What do a tutor and a program officer for one of the biggest foundations in town have in common? Turns out, quite a lot! They’re both first-generation college students. And they’ve both lived in foreign countries: Henry was a teacher in China for four years, and, as a child, Virginia lived in Mexico (among many other places—she and her parents had moved 27 times by her 14th birthday!).
Most of all, they both share a passion for educating young people and learning about other cultures. Here are some highlights from their conversation*.
Henry Jaeger (HJ): Why has the Michael & Susan Dell Foundation chosen to partner with Literacy First long-term?
Virginia Potter (VP): Literacy First was the first organization to ever receive three recurring years of funding, up front, from us. Not only had they been around for many years, they had an amazing track record of results, and they were very quiet and humble about it. It made me really want to learn more.
I’ve really enjoyed getting to know [Literacy First], getting to see how things really work on the ground, getting to understand why the results are so good. From the beginning, [Literacy First leadership] had a great plan for expansion but they were making sure that they didn’t lose track of any of the quality of the program, the impact it was having on kids and their families, and really how it impacted not only the education sector but the entire nonprofit sector in Central Texas. That’s something that was true on Day 1 of meeting [Literacy First], and is still true today, years later. That’s phenomenal.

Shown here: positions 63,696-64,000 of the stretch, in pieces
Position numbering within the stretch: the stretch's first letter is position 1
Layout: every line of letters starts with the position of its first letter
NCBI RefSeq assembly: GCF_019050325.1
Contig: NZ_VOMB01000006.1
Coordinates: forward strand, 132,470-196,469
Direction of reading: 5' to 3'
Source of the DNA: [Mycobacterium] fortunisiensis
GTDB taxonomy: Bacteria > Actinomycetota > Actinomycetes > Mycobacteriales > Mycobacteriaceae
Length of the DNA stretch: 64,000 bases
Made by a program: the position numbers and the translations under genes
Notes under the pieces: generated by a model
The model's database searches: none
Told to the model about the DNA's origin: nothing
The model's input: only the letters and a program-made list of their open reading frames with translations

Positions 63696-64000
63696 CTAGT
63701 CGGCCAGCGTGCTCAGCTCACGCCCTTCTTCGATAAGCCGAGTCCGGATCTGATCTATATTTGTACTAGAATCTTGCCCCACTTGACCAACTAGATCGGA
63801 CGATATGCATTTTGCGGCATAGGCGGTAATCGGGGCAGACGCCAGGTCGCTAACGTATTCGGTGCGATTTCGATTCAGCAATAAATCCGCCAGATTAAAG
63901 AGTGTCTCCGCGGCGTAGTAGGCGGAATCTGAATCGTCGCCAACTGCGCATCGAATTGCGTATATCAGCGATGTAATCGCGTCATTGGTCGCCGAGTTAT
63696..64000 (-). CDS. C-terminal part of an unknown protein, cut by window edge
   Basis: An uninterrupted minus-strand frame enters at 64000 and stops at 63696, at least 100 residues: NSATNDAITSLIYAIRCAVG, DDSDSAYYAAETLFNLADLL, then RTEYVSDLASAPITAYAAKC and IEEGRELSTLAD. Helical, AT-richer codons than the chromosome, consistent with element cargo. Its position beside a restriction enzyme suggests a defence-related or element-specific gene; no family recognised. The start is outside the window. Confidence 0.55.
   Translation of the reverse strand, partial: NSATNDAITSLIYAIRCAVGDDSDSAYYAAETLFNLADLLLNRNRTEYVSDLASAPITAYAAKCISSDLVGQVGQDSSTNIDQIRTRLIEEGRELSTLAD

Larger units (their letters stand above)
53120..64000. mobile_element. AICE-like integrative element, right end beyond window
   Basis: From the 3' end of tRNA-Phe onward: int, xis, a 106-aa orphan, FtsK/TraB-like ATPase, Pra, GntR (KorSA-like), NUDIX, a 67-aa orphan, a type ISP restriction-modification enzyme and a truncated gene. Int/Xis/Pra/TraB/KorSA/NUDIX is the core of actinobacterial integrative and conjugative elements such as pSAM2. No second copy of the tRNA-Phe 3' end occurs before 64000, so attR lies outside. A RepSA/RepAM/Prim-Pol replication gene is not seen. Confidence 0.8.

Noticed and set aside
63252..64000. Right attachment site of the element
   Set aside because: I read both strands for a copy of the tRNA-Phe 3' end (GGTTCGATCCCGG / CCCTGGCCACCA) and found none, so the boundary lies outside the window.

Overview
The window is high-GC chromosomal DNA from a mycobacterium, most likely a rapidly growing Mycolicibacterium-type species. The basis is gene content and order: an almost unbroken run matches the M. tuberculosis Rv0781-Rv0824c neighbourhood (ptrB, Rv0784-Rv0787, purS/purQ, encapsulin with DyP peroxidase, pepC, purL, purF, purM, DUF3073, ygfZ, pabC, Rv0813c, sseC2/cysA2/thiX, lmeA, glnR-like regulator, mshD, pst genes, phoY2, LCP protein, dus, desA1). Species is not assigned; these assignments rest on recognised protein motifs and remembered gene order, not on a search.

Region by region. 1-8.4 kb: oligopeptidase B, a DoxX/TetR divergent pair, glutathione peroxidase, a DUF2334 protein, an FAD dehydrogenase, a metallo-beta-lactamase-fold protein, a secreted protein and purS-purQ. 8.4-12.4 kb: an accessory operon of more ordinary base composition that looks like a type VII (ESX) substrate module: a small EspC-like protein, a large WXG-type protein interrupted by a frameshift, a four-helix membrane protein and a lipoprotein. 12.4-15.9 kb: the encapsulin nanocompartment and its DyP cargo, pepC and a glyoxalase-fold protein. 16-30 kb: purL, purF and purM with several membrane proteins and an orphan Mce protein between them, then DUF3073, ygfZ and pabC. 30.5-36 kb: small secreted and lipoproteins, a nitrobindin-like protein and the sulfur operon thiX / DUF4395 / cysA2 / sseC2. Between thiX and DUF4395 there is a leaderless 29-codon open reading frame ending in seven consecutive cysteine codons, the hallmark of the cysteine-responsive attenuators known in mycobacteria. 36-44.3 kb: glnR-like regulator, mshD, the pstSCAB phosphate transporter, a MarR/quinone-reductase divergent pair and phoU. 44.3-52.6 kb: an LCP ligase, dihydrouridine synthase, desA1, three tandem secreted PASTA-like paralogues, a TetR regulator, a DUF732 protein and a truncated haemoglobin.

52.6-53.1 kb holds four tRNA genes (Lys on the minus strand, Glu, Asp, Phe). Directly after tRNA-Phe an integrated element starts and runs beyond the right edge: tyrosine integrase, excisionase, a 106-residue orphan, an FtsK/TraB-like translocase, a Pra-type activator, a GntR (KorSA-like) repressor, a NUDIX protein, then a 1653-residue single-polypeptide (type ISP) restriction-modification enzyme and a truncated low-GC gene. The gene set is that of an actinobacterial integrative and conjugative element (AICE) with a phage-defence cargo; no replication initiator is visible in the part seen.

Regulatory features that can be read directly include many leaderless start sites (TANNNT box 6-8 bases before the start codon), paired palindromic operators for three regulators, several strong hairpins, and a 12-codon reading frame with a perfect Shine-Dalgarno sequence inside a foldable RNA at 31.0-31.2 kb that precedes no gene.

HJ: From the tutor’s perspective, the Literacy First staff has done a really thoughtful job of training us and preparing us, too. That’s why I signed up to do a second year with them next year—because I’ve seen that they really care about the tutors. [The Literacy First staff] are our advocates.
But how are we advocates for you? What is the Foundation’s vision for education in Austin, and how does Literacy First help?
VP: [Central Texas] has just over 300,000 kids in the region, and when you look at the numbers, about half of those students are underprivileged. And we know that, many times, kids who come from disadvantaged backgrounds don’t have the same chances that others do. Literacy First really has shared the vision with us to make change over time in this region.
So we believe in partnering with them because one of the fundamentals in changing a student’s life is putting them on the right trajectory from the beginning and making sure they have the basics in literacy. At a scary time, when you’re young and you’re first starting to go to school, making sure that you have a partner in that experience with a Literacy First tutor is absolutely phenomenal. It can have ripple effects to their siblings, to other family members, to their friends. It can really be that ‘tipping point’ in the community.
HJ: As a grant maker, how does the Foundation think that public-private partnerships are important for social change?